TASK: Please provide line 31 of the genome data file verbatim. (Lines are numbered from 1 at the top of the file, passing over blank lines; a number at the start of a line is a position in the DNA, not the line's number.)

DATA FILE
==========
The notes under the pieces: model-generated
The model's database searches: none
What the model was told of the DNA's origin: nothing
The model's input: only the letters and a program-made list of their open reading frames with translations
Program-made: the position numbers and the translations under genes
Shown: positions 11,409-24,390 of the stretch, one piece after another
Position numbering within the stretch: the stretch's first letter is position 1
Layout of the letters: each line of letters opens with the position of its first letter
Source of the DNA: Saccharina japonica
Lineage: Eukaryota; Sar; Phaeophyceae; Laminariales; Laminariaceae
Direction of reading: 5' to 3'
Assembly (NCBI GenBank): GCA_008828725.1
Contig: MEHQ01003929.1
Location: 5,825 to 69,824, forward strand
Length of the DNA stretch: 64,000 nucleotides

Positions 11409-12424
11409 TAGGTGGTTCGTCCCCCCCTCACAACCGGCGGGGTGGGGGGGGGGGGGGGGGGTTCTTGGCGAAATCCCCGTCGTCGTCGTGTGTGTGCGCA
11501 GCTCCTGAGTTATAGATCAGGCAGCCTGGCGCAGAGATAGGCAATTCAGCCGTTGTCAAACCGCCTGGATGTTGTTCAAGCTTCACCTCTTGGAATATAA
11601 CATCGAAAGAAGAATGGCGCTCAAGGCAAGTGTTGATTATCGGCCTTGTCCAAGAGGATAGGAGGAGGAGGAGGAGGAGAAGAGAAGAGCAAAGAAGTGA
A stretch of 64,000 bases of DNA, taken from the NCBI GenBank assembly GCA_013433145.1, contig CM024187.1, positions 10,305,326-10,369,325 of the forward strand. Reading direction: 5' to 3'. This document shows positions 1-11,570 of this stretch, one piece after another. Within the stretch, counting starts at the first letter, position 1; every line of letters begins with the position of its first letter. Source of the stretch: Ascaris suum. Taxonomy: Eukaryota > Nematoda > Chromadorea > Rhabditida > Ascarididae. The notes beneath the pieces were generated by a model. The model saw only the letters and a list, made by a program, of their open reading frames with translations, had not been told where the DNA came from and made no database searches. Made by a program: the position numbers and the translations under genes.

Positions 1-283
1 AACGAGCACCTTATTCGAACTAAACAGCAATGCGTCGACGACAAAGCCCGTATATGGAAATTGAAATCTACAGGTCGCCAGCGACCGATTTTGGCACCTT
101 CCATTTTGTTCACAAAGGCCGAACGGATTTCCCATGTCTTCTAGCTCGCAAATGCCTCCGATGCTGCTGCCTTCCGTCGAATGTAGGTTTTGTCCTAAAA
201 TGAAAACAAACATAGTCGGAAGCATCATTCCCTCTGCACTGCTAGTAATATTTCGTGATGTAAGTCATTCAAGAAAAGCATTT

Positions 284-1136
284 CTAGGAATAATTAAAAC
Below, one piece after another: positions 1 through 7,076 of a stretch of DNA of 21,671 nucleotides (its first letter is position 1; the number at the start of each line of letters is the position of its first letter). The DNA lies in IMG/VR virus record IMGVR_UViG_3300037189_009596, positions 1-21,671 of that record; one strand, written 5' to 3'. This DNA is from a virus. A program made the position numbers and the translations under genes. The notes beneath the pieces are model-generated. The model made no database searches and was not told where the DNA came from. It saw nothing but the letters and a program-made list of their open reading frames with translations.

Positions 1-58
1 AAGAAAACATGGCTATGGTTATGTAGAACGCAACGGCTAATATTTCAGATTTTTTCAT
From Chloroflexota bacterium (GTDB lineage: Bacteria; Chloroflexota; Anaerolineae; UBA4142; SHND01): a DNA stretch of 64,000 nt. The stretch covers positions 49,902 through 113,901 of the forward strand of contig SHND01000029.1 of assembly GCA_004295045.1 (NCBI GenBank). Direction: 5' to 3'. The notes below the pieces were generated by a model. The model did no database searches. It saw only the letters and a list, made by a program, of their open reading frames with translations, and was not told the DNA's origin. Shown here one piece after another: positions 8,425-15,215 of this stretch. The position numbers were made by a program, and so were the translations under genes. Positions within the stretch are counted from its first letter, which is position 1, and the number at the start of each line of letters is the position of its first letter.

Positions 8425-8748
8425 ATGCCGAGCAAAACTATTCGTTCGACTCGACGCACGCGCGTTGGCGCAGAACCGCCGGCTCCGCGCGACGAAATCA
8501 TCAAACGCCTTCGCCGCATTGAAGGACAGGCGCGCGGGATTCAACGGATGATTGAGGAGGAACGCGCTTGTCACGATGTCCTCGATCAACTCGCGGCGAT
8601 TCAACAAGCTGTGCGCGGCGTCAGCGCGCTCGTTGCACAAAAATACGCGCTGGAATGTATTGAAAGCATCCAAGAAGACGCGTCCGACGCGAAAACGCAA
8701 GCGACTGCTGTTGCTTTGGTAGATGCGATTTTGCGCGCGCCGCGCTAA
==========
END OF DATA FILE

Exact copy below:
Positions 8425-8748